Friday, October 12, 2007

You can't sue quicker than a Kwik-Fit suer

The blogosphere has been buzzing with the news that the Performing Rights Society are suing Kwik-Fit because the mechanics have been playing their radios loudly at work thereby stepping into public performance territory. The judge, Lord Emslie, had this to say in refusing to dismiss the case out of hand:

"[8] In my opinion there is some force in the defenders' contentions regarding lack of specification in the pursuers' averments. By way of illustration, I think that the precise conduct alleged against the defenders themselves could have been more clearly and specifically averred; more could have been said about the degree of audibility of music played at different premises at different times; the same applies to the extent to which copyright works were involved; and explicit averments might have been included as to the defenders having done or authorised infringing acts, or as to their having permitted the use of personal radios in the workplace in the knowledge, or with reason to believe, that copyright infringement was likely to occur. However, looking broadly at the pursuers' averments as a whole, I am not persuaded that they are irrelevant in the sense that, if they were all fully proved, the case would nevertheless be bound to fail. Equally, it does not seem to me that the defenders are currently denied fair notice of the case against them to such a degree that dismissal, or partial exclusion from probation, could be regarded as a realistic option.

[9] As characterised in the course of the debate, the pursuers' allegations are of a widespread and consistent picture emerging over many years whereby routine copyright infringement in the workplace was, or inferentially must have been, known to and "authorised" or "permitted" by the defenders' local and central management. If that picture were to be satisfactorily established after proof, it is in my view at least possible that liability for copyright infringement would be brought home against the defenders under either or both of sections 16 and 26(3) of the Act. At this stage, certainly, such an outcome cannot be ruled out, especially in circumstances where the true scope and application of the law regarding the "playing" or "performance" of copyright works "in public" have not been explored in argument. On relevancy grounds, therefore, the pursuers are in my view entitled to the inquiry which they seek. Having reached that conclusion, however, I am not to be taken as accepting that, on proof of the averments in question, the pursuers would necessarily succeed in their claims against the defenders. In the course of the debate various hypothetical situations were figured in which charges of copyright infringement might arguably go beyond the contemplated scope of the legislation and/or offend against common sense. Whether, in the event, any such difficulties materialise in this case will depend on how the evidence turns out at the proof."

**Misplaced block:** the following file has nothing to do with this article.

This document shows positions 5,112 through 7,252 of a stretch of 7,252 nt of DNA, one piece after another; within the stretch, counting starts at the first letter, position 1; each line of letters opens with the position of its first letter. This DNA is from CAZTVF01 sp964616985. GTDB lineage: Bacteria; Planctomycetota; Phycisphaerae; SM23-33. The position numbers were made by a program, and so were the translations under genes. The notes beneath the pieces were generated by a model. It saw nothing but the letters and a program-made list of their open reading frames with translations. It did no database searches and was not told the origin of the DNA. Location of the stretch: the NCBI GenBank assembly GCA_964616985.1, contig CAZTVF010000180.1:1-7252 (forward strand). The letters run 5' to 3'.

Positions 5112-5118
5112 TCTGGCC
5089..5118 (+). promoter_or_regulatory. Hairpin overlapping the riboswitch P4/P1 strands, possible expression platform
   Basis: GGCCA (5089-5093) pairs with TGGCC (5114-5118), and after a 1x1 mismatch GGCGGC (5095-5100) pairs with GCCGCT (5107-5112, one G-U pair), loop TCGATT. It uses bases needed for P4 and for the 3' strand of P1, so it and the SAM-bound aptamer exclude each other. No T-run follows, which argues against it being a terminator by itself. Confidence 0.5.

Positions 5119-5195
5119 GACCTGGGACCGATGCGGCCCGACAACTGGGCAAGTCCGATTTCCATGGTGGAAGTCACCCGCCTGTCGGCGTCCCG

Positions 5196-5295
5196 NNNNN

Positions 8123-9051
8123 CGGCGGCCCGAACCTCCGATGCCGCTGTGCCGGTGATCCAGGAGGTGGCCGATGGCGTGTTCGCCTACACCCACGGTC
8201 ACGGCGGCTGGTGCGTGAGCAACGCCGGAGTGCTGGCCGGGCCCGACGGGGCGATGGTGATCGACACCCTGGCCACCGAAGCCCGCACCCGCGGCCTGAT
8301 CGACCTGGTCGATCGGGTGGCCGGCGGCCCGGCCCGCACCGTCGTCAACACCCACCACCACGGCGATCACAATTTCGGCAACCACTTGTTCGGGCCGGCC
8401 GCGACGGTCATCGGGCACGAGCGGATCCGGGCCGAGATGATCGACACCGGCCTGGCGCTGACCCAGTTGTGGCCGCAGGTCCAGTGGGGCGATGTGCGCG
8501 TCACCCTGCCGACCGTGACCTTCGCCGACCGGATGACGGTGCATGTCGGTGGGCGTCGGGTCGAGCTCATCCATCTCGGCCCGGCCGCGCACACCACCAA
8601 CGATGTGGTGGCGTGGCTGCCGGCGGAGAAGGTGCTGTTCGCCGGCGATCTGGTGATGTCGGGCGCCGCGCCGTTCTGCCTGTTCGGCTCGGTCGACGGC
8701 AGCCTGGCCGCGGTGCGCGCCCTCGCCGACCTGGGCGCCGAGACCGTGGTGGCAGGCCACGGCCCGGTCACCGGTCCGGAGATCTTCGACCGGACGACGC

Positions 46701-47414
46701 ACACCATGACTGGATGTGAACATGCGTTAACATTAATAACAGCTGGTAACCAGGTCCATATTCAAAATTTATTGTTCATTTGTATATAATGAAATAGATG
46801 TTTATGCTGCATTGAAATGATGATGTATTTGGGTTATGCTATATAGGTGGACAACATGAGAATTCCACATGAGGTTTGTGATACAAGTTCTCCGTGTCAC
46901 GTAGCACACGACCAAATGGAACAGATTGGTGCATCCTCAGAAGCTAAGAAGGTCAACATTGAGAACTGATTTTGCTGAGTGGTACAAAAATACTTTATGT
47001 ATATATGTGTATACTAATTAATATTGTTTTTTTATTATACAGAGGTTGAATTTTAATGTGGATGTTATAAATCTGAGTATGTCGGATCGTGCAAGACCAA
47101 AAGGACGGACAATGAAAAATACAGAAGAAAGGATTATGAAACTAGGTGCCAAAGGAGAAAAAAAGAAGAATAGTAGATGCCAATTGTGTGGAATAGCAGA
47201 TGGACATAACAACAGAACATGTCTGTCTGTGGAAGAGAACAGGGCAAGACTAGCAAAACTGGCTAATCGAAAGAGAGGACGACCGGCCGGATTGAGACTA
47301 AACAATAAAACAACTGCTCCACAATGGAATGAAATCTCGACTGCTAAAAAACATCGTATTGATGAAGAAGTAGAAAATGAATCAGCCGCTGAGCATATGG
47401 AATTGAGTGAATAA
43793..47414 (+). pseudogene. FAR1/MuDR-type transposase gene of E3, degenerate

IPKat is looking forward to the trial, "noting he decision of the Danish Supreme Court in Marius Pedersen A/S v KODA [2007] ECDR 15 that an employer was not carrying on a public broadcast of copyright-protected work even if it supplied its employees with radios and players at the workplace."

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